UK - Secretary of State for Environment, Food and Rural Affairs, Liz Truss, updated Parliament yesterday on the state of bovine tuberculosis eradication efforts in the UK.
She said: "The strategy is delivering results with more than half the country on track to be officially free of the disease by 2019.
"Badger control operations in Somerset, Gloucestershire and Dorset were all successful in meeting their targets... As part of our strategy the Government wants to see badger control over a wider number of areas next year. This is in line with the UK Chief Veterinary Officer’s advice on what is needed to realise disease control benefits at regional level."
The government's plan involves strengthening cattle testing and movement controls, improving biosecurity on farm and when trading, and badger culling in areas where TB is rife. A badger vaccination programme has had to be suspended due to a worldwide shortage of vaccines, but research into new cattle and badger TB vaccines continues.
Ms Truss said similar strategies had worked in other countries including Australia and New Zealand, and was supported by the country's chief vets.
But British Veterinary Association (BVA) President Sean Wensley said there is little evidence for an expansion of culling.
He said: “While we continue to support targeted, effective and humane badger culling as a vital element of the bTB eradication programme, we remain disappointed that Defra plans to continue using controlled shooting and roll it out to new areas, given that the first two years of culling in the pilot areas failed to demonstrate conclusively that controlled shooting could be carried out effectively or humanely based on the criteria that were set.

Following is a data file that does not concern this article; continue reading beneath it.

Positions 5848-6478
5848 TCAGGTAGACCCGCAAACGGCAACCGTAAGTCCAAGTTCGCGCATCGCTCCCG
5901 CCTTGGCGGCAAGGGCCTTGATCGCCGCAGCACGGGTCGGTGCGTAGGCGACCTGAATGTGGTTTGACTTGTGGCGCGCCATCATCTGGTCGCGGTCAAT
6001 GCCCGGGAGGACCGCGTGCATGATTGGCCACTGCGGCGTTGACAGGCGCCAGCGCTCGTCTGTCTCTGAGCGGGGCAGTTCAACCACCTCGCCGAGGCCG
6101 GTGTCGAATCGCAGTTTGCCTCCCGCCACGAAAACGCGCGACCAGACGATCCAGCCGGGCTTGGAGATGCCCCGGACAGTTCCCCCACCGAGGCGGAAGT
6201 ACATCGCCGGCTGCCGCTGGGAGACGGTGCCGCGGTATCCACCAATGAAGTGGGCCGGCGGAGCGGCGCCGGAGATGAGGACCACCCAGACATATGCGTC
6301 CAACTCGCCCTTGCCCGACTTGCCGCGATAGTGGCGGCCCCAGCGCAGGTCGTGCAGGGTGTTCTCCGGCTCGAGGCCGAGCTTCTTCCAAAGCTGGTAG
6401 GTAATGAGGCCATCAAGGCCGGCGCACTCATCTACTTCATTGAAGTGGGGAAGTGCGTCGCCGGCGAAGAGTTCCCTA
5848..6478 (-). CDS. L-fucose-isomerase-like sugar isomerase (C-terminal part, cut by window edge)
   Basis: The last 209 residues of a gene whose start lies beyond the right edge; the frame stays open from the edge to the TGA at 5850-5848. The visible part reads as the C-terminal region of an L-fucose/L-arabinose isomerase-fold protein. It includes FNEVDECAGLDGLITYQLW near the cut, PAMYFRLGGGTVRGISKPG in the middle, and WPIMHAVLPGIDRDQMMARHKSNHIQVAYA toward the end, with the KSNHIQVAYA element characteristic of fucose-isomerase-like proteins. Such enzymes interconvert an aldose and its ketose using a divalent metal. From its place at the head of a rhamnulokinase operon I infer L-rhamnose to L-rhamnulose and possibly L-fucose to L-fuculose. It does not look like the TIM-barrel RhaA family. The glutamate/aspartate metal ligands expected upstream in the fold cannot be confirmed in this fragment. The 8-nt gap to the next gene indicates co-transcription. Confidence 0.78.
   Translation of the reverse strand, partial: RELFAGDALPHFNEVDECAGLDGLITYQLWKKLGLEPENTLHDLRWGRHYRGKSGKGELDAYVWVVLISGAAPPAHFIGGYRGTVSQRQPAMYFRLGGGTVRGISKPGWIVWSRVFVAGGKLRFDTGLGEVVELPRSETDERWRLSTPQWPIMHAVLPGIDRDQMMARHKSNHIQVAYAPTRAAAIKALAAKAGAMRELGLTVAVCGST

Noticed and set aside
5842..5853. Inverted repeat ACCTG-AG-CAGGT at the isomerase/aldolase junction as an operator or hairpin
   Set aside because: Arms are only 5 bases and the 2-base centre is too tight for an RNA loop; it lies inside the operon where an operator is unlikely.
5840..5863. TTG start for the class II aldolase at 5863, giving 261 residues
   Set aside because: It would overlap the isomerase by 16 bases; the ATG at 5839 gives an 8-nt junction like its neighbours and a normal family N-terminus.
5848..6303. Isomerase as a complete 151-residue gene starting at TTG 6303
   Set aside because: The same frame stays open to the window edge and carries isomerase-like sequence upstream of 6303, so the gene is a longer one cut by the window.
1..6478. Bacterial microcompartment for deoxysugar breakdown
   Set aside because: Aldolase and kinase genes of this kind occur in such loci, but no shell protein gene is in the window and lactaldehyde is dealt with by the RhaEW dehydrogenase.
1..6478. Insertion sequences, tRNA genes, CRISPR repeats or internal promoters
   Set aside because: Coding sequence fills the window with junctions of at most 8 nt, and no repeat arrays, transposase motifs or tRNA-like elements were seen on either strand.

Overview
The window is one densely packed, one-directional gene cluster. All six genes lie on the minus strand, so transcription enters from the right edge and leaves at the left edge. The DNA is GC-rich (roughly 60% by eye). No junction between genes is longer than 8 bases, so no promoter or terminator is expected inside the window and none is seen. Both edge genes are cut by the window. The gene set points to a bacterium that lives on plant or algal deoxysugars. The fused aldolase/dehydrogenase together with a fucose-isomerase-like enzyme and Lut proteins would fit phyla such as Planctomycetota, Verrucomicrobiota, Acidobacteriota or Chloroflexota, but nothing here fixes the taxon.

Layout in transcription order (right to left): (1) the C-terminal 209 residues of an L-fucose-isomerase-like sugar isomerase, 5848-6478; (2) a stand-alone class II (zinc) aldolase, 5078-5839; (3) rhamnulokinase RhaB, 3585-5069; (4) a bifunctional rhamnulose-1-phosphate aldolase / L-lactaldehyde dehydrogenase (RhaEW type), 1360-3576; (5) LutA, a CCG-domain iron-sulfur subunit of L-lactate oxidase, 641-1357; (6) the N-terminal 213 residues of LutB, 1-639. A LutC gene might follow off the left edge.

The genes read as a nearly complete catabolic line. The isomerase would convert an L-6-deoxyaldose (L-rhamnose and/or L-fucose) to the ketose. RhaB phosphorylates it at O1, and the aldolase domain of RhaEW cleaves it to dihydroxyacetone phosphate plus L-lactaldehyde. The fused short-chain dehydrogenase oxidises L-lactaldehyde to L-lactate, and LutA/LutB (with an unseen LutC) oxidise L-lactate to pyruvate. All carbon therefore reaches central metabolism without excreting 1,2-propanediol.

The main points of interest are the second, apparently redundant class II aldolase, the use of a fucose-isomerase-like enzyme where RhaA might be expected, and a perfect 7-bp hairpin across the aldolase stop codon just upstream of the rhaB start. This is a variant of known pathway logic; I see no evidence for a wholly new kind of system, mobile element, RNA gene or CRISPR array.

"Again, we urge the Government to reconsider this policy and extend badger culling using cage trapping and shooting only.
“We also raised concerns about the proposals to relax the licence conditions in relation to the duration of the culling period. It is disappointing that the revised guidance to Natural England is not clearer that a simultaneous and intensive culling operation is the primary goal and does not define this. The primary goal must be to cull as many badgers as possible in as short a time as possible, in order to minimise the possible risk of perturbation."
However, Mr Wensley welcomed strengthening of some other measures used to combat TB.
“We welcome the strengthening of some of the tools we need to eradicate bTB, including the campaign to step up biosecurity measures in farms and in the cattle trade. We also welcome the announcement of new cattle controls, such as post-movement testing, but we are disappointed to lose the BCG vaccine from the toolbox with the temporary suspension of the Badger Edge Vaccination Scheme (BEVS).
"In light of the global BCG shortage, it is right that public health takes priority but it is regrettable that the supply chain is so vulnerable and we would want to see more security in the future.”
NFU President Meurig Raymond said in response to Ms Truss' announcement: “I would like to pay tribute to the cull companies and contractors in all three areas who worked extremely hard to ensure a difficult job was carried out as safely, effectively and humanely as possible. It is clear that lessons have been learned from the first two years of the pilot culls and these have helped ensure the success of this year’s operations.
“The desire to see culling carried out over a wider area of the country next year will be welcomed by farmers in areas where bovine TB is rife and where culling can play a vital role in disease control. We will continue to offer help, advice and support to farmers who want to apply for a cull licence in areas where the disease is endemic and that would benefit from culling.
“It is important that the whole of the 25-year TB eradication strategy is implemented in full as quickly as possible. The announcement that compulsory post movement testing for cattle moving into the low risk area from higher risk areas will be introduced next year will be welcomed by farmers in these areas who have been frustrated by the lack of progress on this issue.
“Bovine TB remains a huge problem for beef and dairy farmers across large parts of the country. It is vital that we use every option available to us so we have the best chance of controlling and eradicating this devastating disease,” Mr Raymond said.
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